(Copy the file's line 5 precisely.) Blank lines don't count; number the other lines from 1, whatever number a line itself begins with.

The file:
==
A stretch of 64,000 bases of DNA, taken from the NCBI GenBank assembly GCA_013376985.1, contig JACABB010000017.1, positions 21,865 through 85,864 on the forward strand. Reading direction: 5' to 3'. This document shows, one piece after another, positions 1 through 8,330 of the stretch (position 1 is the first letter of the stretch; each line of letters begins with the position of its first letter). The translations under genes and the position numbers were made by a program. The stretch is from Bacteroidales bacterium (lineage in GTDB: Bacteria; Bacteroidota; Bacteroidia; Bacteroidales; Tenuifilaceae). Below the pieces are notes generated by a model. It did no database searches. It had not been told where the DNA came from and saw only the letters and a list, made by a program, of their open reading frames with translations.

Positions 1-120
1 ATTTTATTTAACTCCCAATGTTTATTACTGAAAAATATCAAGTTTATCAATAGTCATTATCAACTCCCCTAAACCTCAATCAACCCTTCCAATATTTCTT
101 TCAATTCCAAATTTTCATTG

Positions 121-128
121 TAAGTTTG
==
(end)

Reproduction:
Positions 121-128